Distant meaning

dĭs'tənt
Widely separated; far apart or far away in space or time.
adjective
3
0
At a measured interval; away.

A town 100 miles distant.

adjective
3
0
The definition of distant is separated, far away or not immediately connected.

An example of distant used as an adjective is in the phrase "distant cousin," which means a person who is not a first cousin, but is a second, third, etc. cousin.

adjective
3
1
Far removed or apart in time.

The distant past; distant events.

adjective
3
1
Far apart in relationship.

A distant cousin.

adjective
3
1
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Far off (physically, logically or mentally).

We heard a distant rumbling but didn't pay any more attention to it. She was surprised to find that her fiancé was a distant relative of hers. His distant look showed that he was not listening to me.

adjective
2
0
Far removed mentally.

Distant thoughts.

adjective
2
1
Aloof or chilly.

A distant smile.

adjective
2
1
Far apart in relationship; remote.

A distant cousin.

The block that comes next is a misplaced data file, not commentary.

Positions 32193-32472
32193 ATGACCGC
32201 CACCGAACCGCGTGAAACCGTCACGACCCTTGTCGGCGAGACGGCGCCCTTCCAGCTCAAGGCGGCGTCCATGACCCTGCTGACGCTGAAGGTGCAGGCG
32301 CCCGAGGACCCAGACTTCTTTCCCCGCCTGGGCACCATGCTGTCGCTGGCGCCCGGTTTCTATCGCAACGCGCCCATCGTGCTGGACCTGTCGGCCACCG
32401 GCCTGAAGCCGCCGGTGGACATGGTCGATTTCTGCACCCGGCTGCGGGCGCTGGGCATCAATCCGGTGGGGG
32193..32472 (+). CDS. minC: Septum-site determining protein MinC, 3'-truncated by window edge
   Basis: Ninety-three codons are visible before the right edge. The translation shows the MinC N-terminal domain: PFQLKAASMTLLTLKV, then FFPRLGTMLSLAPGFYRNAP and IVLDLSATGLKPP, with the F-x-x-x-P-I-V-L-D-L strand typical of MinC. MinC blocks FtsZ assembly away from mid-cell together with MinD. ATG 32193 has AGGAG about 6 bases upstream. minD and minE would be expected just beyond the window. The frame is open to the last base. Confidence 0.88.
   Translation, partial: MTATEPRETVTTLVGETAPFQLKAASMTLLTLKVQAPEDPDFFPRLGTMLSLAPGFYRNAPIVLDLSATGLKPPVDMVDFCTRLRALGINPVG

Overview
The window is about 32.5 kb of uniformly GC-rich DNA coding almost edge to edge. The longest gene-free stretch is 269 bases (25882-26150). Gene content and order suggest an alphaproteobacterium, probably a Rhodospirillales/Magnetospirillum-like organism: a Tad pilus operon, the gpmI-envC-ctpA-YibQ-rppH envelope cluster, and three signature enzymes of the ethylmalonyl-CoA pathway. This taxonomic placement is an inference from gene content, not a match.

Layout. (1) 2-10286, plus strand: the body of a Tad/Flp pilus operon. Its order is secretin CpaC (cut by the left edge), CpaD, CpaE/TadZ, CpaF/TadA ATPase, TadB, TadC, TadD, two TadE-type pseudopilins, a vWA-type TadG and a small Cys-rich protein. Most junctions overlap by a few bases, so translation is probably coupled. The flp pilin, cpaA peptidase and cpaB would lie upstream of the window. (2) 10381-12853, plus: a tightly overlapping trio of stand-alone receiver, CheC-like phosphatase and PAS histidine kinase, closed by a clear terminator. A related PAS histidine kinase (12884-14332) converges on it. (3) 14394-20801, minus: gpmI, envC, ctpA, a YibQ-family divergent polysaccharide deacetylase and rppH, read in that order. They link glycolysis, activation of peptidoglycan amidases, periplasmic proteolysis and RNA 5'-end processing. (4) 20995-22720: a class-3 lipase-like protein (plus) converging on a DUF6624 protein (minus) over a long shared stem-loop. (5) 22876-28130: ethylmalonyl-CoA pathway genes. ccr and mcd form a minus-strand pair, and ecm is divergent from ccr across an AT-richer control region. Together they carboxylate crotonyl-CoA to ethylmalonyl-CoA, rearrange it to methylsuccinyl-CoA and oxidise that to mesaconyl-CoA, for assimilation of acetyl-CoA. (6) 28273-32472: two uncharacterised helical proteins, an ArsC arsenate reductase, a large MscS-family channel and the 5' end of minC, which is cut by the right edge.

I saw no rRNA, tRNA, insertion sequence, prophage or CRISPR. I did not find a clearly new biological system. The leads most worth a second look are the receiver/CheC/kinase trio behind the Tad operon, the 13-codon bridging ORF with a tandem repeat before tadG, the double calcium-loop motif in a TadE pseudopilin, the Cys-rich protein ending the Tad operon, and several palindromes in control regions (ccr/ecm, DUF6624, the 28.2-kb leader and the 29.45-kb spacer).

adjective
1
0
Cool in manner; aloof; reserved.
adjective
1
0
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From or at a distance.

A distant sound.

adjective
1
0
Faraway or dreamy.

A distant look.

adjective
1
0

Ever since the trauma she has been totally distant to me.

adjective
1
0
Minimally similar.

A distant likeness.

adjective
1
1
Having a gap or space between; separated.
adjective
1
1
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Coming from or going to a distance.

A distant sound; a distant telephone call.

adjective
0
0

Origin of distant

  • Middle English distaunt from Old French from Latin distāns distant- present participle of distāre to be remote dis- apart dis– stāre to stand stā- in Indo-European roots
    From American Heritage Dictionary of the English Language, 5th Edition
  • From Middle English, from Old French, from Latin distans, present participle of distare (“to stand apart, be separate, distant, or different”), from di-, dis- (“apart”) + stare (“to stand”).
    From Wiktionary